Background: Lung cancer is the leading cause of death from cancer in the UK. Pathological diagnosis traditionally requires invasive procedures such as bronchoscopy, mediastinoscopy, or image guided biopsy. Ultrasound of the neck with fine needle aspiration cytology (FNAC) of enlarged but impalpable supraclavicular nodes has been used in patients with suspected lung cancer who have N2 or N3 disease on staging computed tomography (CT). If positive, this technique helps to both stage the patient and provide a cytological diagnosis.
Methods: 101 patients were enrolled prospectively over a 1 year period. FNAC was performed on all supraclavicular nodes over 5 mm in size using the capillary aspiration technique.
Results: Sixty one of the 101 patients had enlarged supraclavicular nodes and underwent FNAC. The overall malignant yield was 45.5% of patients scanned and 75.4% of patients sampled. As a result of FNAC, 43 patients (42.6%) avoided more invasive procedures.
Conclusion: Ultrasound guided FNAC is a promising, relatively non-invasive technique for the staging and diagnosis of patients with lung cancer.
- lung cancer
- lymph nodes
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Lung cancer is a common disease with over 38 410 new cases diagnosed in the UK in 2000. Recent 2002 statistics revealed that lung cancer accounts for 33 600 deaths per year, representing 22% of all cancer related deaths in the UK. It is estimated that, of those patients with newly diagnosed lung cancer, 26% will have involved mediastinal nodes and 49% distant metastases at presentation.1 Patients being considered for palliative and radical treatment need both accurate staging and cell typing as prognosis and treatment are related to both. Survival rates for advanced lung cancer are poor, being 8.4% for stage III disease and only 1.6% for stage IV.2 A rapid relatively non-invasive test would therefore be beneficial.
Supraclavicular lymph node involvement is considered N3 disease according to the TNM classification.3 Cytological aspiration of palpable nodes is a well established technique.4 Historically, there has been knowledge of occult supraclavicular lymph node involvement which may be sampled surgically.5
Lymphadenopathy in the supraclavicular region can be difficult to detect on clinical examination. The sensitivity of ultrasound for detecting nodes of more than 1 cm is 16.7% higher than clinical examination.6 When compared with histological examination following surgical excision, the sensitivity and specificity of supraclavicular ultrasound is 91% and 94% compared with 82% and 83% for clinical palpation and, importantly, ultrasound detects up to 50% of occult non-palpable metastases.7 Ultrasound with fine needle aspiration cytology (FNAC) has been well described for cancer of the head and neck with sensitivity and specificity for malignancy of over 90%.8 In patients with a known malignancy and suspicion of neck node involvement, nodes as small as 4 mm can contain metastases.9 Sonographically the nodes are detected easily; malignant nodes become rounded with an increased short axis diameter and develop a heterogeneous echo texture.10 On colour or power Doppler these nodes lose their normal central (hilar) vasculature and develop a predominantly peripheral (capsular) flow pattern.11,12 However, these features are not specific or sensitive for malignant infiltration.13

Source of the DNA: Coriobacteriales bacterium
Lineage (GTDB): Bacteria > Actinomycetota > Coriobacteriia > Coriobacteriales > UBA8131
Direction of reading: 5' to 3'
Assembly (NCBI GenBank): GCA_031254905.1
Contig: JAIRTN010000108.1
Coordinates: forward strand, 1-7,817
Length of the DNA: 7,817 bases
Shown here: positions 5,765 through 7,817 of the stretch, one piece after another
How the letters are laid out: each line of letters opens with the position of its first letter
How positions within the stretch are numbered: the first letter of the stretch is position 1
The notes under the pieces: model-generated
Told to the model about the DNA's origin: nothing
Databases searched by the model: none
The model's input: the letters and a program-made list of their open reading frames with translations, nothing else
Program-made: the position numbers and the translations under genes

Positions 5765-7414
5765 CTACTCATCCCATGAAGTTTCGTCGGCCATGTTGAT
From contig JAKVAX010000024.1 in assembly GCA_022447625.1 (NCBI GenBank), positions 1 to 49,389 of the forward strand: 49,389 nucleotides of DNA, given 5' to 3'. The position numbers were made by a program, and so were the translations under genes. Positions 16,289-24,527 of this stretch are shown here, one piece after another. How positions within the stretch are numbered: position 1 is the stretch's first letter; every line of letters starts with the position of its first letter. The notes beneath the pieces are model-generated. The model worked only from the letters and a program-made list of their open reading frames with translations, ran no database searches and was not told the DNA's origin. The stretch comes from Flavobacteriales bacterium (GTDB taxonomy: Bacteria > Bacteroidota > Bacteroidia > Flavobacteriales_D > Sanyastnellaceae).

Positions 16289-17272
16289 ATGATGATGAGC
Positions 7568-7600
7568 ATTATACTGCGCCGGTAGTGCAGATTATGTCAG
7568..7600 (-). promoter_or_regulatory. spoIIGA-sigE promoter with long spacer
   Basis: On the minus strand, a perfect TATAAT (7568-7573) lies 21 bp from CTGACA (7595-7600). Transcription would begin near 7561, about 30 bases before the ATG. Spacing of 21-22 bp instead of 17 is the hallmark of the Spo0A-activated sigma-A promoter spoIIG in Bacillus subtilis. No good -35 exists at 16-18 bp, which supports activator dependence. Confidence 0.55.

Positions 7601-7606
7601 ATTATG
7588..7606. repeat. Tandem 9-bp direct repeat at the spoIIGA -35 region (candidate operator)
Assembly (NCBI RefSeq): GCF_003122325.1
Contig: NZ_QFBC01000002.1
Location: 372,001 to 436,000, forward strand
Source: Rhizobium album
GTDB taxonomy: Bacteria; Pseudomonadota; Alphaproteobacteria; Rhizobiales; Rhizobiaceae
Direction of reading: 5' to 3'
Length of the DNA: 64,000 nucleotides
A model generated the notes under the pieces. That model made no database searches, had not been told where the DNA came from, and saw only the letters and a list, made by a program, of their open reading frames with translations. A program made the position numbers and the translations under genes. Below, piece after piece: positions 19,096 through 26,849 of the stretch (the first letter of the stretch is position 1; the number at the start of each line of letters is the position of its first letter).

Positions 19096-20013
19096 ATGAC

Recently published literature has suggested that ultrasound guided FNAC is an effective way of identifying and sampling non-palpable malignant supraclavicular nodes in patients with suspected lung cancer.14,15 Fultz et al14 studied 55 patients without palpable supraclavicular nodes; 17 (31%) had supraclavicular metastases but 46% of patients with enlarged mediastinal nodes on the CT scan had supraclavicular node involvement. In our experience it is unusual for disease to involve supraclavicular nodes in the absence of enlarged mediastinal nodes on the CT scan. Our hypothesis is that, in patients with enlarged mediastinal nodes on staging CT, we could expect a higher diagnostic yield from supraclavicular ultrasound and FNAC than scanning all patients with suspected lung cancer. We therefore hypothesised that, in this group of patients, supraclavicular node FNAC provides an easy method of obtaining both a cytological diagnosis and nodal stage, and reduces the need for more invasive procedures.